Consultants and benchmarking companies are increasingly being asked to scrutinise the financial details of contracts because of the bad publicity surrounding Compass Group, industry figures have warned.
Consultants believe Compass's involvement in a UN corruption investigation and purchasing irregularities has made clients more aware of the fine print in contracts.
Food service consultant Jonathan Doughty said: "The Compass thing has had a huge impact on the client-contractor relationship. The big boss of a company will read about it in the Financial Times, get nervous and start questioning his facilities manager. I've been to five meetings in the last two weeks about this - not all related to Compass."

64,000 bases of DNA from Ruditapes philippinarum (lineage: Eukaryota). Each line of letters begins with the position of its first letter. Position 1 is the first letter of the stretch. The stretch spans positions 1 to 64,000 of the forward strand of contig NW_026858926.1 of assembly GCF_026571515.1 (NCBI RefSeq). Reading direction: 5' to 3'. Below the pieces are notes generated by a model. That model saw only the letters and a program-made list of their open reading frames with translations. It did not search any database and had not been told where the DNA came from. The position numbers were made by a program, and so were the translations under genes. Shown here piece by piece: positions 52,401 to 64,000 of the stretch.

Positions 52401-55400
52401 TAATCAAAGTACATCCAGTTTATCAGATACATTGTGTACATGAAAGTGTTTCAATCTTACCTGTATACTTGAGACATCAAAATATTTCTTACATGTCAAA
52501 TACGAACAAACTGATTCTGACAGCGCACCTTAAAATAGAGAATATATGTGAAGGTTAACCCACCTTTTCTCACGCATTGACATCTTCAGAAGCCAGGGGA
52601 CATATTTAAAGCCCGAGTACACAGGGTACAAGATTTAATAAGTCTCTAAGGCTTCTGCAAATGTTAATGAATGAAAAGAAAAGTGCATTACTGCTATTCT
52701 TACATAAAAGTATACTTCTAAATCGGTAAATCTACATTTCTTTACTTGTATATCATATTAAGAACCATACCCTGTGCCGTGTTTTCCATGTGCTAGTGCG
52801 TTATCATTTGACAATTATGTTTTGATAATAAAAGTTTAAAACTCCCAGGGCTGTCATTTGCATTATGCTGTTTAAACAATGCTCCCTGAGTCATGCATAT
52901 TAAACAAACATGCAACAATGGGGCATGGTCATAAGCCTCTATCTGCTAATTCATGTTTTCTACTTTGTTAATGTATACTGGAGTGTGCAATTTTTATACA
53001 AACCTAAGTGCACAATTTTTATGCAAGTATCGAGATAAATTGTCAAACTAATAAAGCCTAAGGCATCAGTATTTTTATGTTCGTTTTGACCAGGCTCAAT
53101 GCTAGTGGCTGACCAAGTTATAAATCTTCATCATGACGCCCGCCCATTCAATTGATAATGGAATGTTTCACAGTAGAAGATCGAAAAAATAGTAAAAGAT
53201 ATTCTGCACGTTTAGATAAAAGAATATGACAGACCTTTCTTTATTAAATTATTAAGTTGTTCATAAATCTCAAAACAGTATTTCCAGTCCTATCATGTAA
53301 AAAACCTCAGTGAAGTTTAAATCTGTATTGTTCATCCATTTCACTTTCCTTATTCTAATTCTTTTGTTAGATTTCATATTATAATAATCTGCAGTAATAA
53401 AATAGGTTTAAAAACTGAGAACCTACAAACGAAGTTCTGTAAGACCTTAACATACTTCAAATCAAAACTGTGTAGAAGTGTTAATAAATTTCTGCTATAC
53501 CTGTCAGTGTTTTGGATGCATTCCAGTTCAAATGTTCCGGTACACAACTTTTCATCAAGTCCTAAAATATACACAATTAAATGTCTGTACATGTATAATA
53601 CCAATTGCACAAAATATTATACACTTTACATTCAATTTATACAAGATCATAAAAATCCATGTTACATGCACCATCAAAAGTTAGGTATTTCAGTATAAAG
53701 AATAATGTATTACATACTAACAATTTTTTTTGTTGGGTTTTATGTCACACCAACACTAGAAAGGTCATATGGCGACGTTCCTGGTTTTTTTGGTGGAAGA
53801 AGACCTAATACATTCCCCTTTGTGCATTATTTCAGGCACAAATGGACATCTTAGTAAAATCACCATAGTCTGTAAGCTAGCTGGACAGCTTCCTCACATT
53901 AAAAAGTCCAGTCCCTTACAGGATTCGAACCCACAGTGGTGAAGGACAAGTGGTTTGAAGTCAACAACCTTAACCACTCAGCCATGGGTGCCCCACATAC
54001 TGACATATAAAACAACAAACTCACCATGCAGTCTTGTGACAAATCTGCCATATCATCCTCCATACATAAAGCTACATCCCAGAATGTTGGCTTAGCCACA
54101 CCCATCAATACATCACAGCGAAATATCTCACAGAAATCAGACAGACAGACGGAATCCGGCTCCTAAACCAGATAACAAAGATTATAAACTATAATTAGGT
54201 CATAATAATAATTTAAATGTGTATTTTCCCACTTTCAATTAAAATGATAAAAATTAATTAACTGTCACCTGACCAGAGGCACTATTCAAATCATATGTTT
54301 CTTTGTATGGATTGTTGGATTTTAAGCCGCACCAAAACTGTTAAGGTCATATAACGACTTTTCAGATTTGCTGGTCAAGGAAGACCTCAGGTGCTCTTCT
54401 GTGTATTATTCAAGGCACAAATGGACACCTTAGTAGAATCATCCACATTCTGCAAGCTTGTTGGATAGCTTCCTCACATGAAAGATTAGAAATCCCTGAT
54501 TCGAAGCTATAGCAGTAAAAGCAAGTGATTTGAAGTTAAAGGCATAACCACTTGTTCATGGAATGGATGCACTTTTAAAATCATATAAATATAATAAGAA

Consultant Chris Stern has noticed a similar trend. "We're doing about 25% more auditing work than we were 12 months ago. There's a suspicion in the market about purchasing transparency and clients basically want to know if they're being ripped off."
Stern added that clients were more wary of larger operators. "With smaller caterers, it's easier for bosses to be more hands-on and build better working relationships with clients."
A Compass spokeswoman said: "We witnessed a degree of tighter financial scrutiny of contracts in the aftermath of the UN investigation. However, we're now experiencing normal levels of activity." She added that it had not lost a contract as a result of an audit.
By Tom Bill
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